Artist’s inspiration stems from Wellington

A Wellington-born artist’s exhibition uncovering the history of 12 Aboriginal people with a lived experience and connection to the Cooks River has been put on show in Sydney.

The Cooks River? exhibition is the third Aboriginal oral histories project undertaken by Asher Milgate.

The exhibition - showing at the Bankstown Arts Centre until November 29 - pairs photographic portraits and oral histories together with a video compiled with abstract images and natural soundscapes of the Cooks River. 

The project focuses on the changes to the river, the history, the custodianship that developed and continues today, the issue around its name and the reasons for migration. 

Asher said he is inspired by Australia’s natural landscapes and understanding the experiences and perspectives of these lands by traditional custodians.

“Having grown up in Wellington NSW alongside Aboriginal people I was lucky enough to have Aboriginal friends and hear different perspectives,” Asher said.

When I left Wellington I realised you don’t hear those perspectives, ever.

Asher Milgate

“When I left Wellington I realised you don’t hear those perspectives, ever.

“What inspires me and what I really love to do is to hear Aboriginal perspectives of Australia, whether it’s the landscape or the politics or family - all those things that are contrasting to European culture.

“In her oral history, Nardi Simpson talks about the old places revealing themselves to her.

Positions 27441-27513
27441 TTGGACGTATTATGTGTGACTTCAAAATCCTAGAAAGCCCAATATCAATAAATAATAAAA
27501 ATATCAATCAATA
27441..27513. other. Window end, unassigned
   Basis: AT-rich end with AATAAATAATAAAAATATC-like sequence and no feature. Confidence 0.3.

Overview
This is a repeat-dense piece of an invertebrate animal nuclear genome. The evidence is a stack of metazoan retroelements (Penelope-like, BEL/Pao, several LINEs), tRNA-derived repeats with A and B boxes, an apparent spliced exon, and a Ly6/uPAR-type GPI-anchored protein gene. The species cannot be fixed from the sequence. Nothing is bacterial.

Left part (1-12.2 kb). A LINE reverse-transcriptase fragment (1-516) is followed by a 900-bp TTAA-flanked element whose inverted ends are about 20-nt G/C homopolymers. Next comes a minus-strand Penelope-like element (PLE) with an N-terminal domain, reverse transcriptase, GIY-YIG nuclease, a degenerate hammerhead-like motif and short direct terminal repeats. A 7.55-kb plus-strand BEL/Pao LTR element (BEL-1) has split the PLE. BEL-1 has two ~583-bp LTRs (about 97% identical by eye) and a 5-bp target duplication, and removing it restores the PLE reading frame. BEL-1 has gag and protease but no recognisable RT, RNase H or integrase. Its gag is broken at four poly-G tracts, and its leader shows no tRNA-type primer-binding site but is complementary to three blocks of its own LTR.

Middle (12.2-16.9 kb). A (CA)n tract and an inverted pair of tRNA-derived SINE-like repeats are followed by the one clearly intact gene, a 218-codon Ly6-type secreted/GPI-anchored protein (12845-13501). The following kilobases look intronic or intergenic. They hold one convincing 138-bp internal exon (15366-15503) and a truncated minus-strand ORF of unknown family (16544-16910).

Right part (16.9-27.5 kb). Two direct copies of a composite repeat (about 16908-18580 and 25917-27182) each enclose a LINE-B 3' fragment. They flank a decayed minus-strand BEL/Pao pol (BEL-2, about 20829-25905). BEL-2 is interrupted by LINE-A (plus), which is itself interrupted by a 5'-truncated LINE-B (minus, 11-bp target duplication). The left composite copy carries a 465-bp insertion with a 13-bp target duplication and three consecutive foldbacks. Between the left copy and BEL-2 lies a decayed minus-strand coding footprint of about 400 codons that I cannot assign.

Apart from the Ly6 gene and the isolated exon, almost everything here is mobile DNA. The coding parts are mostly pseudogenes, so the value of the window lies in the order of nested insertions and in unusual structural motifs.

“And personally, the more time I spent on that river – photographing it, filming it, recording sound - that river really started to speak to me and I gained a whole new appreciation.”

Asher made note of the connection he makes with people through his work, particularly that of The SURVIVORS work he produced in Wellington during 2015 with 18 of the town’s Elders.

“If those Elders did not allow me into their hearts, into their homes, into their lives and memories of the mission and the common, the current The Cooks River? work would not have been created in this way,” Asher said. 

“It is a humbling experience to connect with and to work with people, highlighting their lives. I am forever grateful to those Elders, their families and to Wellington for giving me the ability to do what I do.” 

Nathan Moran, CEO Metropolitan Local Aboriginal Land Council, said the surviving evidence of Aboriginal culture and heritage is a great tribute to the Old People.

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